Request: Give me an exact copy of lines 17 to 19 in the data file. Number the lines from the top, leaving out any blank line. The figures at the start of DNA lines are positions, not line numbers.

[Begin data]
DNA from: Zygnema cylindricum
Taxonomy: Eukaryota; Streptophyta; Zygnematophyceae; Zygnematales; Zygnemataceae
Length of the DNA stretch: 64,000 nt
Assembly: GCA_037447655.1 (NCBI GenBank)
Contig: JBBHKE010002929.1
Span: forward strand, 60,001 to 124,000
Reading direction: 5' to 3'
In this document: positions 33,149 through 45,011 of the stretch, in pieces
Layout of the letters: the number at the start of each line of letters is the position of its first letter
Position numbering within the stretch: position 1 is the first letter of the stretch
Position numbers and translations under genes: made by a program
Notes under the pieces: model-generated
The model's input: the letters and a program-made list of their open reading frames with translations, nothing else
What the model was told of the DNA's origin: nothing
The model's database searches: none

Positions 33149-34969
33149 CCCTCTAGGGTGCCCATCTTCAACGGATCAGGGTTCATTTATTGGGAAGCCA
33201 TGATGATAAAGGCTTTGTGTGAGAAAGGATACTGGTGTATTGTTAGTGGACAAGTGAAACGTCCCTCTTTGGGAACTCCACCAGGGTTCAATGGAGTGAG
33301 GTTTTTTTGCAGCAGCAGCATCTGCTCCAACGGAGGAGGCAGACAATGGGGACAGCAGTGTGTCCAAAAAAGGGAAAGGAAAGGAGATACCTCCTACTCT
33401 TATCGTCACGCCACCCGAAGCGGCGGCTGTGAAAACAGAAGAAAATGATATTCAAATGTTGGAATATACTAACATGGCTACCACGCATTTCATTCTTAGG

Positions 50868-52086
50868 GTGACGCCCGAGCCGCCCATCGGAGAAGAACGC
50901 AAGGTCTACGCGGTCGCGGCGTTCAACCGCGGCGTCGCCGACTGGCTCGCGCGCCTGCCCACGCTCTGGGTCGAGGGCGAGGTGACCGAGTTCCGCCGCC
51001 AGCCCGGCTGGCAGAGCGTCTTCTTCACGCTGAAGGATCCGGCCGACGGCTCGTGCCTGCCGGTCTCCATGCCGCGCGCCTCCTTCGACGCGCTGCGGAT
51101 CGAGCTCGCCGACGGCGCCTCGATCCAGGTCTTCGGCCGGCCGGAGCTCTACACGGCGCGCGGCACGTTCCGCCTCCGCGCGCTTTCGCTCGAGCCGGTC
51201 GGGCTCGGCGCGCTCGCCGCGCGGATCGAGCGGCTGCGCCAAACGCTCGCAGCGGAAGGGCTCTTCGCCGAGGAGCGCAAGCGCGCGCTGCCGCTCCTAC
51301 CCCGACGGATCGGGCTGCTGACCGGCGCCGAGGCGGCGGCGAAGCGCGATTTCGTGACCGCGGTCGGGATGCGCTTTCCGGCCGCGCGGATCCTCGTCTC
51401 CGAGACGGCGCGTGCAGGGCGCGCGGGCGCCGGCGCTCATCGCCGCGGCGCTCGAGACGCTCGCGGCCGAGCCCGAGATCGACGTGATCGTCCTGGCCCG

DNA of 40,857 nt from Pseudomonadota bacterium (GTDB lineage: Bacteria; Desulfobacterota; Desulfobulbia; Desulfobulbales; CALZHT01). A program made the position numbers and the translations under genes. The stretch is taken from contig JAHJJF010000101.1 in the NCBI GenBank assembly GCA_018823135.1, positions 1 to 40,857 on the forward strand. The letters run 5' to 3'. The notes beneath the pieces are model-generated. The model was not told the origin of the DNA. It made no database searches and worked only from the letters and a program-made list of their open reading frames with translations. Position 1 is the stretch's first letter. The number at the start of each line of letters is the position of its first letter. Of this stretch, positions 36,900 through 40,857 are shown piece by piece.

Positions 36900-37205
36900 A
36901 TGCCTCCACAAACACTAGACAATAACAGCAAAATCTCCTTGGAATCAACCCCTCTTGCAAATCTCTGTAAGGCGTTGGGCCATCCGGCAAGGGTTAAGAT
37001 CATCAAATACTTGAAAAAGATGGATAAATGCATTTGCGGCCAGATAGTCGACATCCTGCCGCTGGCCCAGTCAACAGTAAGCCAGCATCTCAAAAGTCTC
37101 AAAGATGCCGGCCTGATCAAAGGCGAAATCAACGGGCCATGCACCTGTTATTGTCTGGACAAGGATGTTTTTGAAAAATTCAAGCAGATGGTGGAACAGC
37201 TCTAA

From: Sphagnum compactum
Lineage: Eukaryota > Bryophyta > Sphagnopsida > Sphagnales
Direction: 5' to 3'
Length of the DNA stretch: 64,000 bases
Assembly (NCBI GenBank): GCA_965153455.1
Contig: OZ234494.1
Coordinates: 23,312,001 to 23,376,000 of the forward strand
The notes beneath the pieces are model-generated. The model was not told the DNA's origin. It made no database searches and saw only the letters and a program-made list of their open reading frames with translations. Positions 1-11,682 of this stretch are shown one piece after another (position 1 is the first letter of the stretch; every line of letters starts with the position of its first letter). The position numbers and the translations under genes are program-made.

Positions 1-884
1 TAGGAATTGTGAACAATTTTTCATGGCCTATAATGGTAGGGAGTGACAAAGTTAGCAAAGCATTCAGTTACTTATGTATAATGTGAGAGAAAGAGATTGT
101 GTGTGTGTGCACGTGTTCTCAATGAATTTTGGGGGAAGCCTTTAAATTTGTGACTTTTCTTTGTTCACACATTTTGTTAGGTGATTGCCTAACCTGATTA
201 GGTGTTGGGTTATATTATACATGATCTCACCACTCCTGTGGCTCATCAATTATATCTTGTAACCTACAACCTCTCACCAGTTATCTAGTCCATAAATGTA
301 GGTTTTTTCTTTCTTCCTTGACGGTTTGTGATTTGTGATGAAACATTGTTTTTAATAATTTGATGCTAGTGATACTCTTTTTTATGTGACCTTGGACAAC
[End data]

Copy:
33149 CCCTCTAGGGTGCCCATCTTCAACGGATCAGGGTTCATTTATTGGGAAGCCA
33201 TGATGATAAAGGCTTTGTGTGAGAAAGGATACTGGTGTATTGTTAGTGGACAAGTGAAACGTCCCTCTTTGGGAACTCCACCAGGGTTCAATGGAGTGAG
33301 GTTTTTTTGCAGCAGCAGCATCTGCTCCAACGGAGGAGGCAGACAATGGGGACAGCAGTGTGTCCAAAAAAGGGAAAGGAAAGGAGATACCTCCTACTCT